Atmospheric carbon dioxide measurements at Barrow, Alaska, 1973–1979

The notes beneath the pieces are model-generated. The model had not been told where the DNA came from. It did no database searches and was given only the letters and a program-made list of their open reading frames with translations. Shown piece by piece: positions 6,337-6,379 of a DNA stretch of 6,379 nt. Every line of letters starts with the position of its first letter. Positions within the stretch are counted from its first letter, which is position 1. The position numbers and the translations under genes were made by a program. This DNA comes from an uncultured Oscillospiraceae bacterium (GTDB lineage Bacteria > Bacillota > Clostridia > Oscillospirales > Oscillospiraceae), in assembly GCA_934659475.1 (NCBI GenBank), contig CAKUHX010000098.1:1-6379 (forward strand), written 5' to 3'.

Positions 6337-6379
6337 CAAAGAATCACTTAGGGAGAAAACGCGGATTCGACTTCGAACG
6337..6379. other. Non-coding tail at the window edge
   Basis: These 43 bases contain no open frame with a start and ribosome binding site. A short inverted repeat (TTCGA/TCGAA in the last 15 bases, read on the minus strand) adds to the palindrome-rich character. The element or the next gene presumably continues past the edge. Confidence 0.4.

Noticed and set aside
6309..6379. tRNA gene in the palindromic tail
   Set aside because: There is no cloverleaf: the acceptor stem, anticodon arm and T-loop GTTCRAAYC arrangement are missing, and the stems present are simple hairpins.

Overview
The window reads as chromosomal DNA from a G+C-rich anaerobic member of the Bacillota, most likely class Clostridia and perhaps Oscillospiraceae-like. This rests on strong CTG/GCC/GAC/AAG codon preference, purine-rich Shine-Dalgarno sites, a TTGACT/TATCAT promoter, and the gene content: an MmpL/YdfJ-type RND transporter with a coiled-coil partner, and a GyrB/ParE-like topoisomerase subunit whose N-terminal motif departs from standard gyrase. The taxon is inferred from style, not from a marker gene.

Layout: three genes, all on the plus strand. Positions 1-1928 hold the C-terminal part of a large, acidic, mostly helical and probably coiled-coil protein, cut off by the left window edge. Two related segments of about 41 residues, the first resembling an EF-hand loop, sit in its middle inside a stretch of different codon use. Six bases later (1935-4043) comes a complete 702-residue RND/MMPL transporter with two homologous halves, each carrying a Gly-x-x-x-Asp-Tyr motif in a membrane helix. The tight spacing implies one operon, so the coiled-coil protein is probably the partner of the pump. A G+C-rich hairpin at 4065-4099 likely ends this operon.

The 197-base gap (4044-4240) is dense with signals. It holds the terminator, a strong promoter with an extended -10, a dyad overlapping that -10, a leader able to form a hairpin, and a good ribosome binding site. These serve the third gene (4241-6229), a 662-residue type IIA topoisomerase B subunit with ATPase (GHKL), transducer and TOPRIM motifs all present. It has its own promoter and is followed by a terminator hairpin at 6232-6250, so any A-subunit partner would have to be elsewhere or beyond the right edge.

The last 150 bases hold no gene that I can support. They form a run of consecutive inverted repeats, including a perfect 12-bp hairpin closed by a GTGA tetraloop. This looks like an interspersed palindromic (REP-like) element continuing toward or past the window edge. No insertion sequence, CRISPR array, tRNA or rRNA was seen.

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The U.S. National Oceanic and Atmospheric Administration has operated a program to continuously measure atmospheric CO2 concentrations at Barrow, Alaska, since July 1973. This report describes the basic operational program and reports the data through 1979. Analysis of the data shows a large-amplitude annual CO2 cycle of 15.2 p.p.m., which is similar to that at other Northern Hemisphere high-latitude locations. The annual cycle is asymmetric with a maximum in late April and minimum in late August. Largest day-to-day variability of the the full data set occurs during summer. The long-term CO2 trend is highlighted by a slight (?0.1 p.p.m.) decrease in absolute concentrations in 1976 compared to 1975; overall, concentrations rose about 4 to 5 p.p.m. Tentative pressure-broadening corrections were applied to express results in mole fractions so that the Barrow measurements could be directly compared to those at Mauna Loa, Hawaii. Referenced to January 1, 1974, CO2 values at Barrow averaged about 2.5 p.p.m. greater than at Mauna Loa. The Barrow-Mauna Loa interstation difference was greatest (more than 6 p.p.m.) during December and January. The difference reverses during summer when it is less than ?6 p.p.m. in August. For 1979 CO2 at Barrow averaged 336.9 p.p.m.DOI: 10.1111/j.2153-3490.1982.tb01804.x
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